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Facing the Future: The Indian Child Welfare Act at 30
edited by Matthew L.M. Fletcher, Wenona T. Singel and Kathryn E. Fort
Michigan State University Press, 2009
Paper: 978-0-87013-860-7 | eISBN: 978-1-60917-420-0
Library of Congress Classification KF8210.C45F33 2009
Dewey Decimal Classification 346.73017808997


The U.S. Congress is charged with responsibility for the protection and preservation of American Indian tribes, including Indian children. In 1978, Congress enacted the Indian Child Welfare Act (ICWA), with the intent to "protect the best interests of Indian children and to promote the stability and security of Indian tribes and families." ICWA sets federal requirements that apply to state child custody proceedings involving an Indian child who is a member of or eligible for membership in a federally recognized tribe. ICWA also sets out federal requirements regarding removal of Indian children and their placement in foster or adoptive homes, and it allows the child's tribe to intervene in the case.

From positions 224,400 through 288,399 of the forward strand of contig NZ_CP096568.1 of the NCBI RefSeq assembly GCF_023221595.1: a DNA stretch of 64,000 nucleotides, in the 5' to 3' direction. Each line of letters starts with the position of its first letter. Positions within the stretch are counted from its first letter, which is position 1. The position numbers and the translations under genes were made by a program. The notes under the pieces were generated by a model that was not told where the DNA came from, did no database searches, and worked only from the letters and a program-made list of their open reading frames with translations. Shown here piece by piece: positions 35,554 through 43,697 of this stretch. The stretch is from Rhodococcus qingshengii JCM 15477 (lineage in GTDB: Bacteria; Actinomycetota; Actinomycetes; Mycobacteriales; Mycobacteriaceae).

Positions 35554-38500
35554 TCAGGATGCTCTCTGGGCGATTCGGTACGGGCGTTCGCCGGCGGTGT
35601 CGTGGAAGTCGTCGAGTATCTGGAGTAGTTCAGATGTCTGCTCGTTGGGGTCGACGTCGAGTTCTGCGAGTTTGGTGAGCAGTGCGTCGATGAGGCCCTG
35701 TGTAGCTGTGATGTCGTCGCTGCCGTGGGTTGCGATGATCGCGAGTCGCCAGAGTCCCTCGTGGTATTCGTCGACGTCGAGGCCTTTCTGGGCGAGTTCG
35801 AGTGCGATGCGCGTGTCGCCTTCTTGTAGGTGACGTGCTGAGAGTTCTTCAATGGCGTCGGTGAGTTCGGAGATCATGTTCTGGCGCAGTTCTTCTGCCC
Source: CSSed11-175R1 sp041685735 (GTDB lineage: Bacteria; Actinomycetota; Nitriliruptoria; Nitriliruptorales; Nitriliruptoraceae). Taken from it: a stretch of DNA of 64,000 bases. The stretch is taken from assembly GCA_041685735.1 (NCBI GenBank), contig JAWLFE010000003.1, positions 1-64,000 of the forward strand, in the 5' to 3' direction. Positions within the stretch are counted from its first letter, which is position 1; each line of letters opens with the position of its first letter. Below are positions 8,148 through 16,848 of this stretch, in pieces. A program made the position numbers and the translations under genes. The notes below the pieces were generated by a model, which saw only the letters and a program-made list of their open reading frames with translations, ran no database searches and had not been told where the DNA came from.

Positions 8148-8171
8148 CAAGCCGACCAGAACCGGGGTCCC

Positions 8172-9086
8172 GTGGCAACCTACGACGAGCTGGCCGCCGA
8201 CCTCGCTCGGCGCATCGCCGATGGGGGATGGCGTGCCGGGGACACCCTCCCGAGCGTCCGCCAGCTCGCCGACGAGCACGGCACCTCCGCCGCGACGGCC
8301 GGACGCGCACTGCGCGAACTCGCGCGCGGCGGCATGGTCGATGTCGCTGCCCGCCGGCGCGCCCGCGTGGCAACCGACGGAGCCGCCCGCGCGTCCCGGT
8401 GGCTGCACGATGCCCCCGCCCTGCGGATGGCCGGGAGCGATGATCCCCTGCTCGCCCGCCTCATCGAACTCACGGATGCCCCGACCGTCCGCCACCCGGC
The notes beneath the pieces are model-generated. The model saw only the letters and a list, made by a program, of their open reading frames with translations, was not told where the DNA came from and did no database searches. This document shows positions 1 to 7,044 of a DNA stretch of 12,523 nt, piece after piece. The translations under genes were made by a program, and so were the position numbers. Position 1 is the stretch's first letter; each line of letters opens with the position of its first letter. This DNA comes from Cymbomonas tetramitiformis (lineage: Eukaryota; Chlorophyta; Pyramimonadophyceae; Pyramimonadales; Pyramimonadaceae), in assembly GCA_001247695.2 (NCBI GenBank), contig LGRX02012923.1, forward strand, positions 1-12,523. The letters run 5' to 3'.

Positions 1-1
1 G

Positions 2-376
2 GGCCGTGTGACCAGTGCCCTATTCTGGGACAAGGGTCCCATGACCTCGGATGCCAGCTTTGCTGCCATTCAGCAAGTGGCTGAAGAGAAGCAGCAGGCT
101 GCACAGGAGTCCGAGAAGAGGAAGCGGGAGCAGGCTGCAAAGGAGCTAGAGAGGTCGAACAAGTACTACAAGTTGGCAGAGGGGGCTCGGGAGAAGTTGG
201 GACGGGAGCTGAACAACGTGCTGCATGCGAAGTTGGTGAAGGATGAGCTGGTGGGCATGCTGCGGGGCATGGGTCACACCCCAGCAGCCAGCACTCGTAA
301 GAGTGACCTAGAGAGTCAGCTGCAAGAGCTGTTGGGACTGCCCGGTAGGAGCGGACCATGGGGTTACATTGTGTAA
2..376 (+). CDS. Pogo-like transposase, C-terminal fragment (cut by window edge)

The history of the Act is a tangle of legal, social, and emotional complications. Some state courts have found unusual legal arguments to avoid applying the law, while some states have gone beyond the terms of the Act to provide greater protections for Indian people. This collection brings together for the first time a multidisciplinary assessment of the law—with scholars, practitioners, lawyers, and social workers all offering perspectives on the value and importance of the Indian Child Welfare Act.

Nearby on shelf for Law of the United States / Federal law. Common and collective state law. Individual states: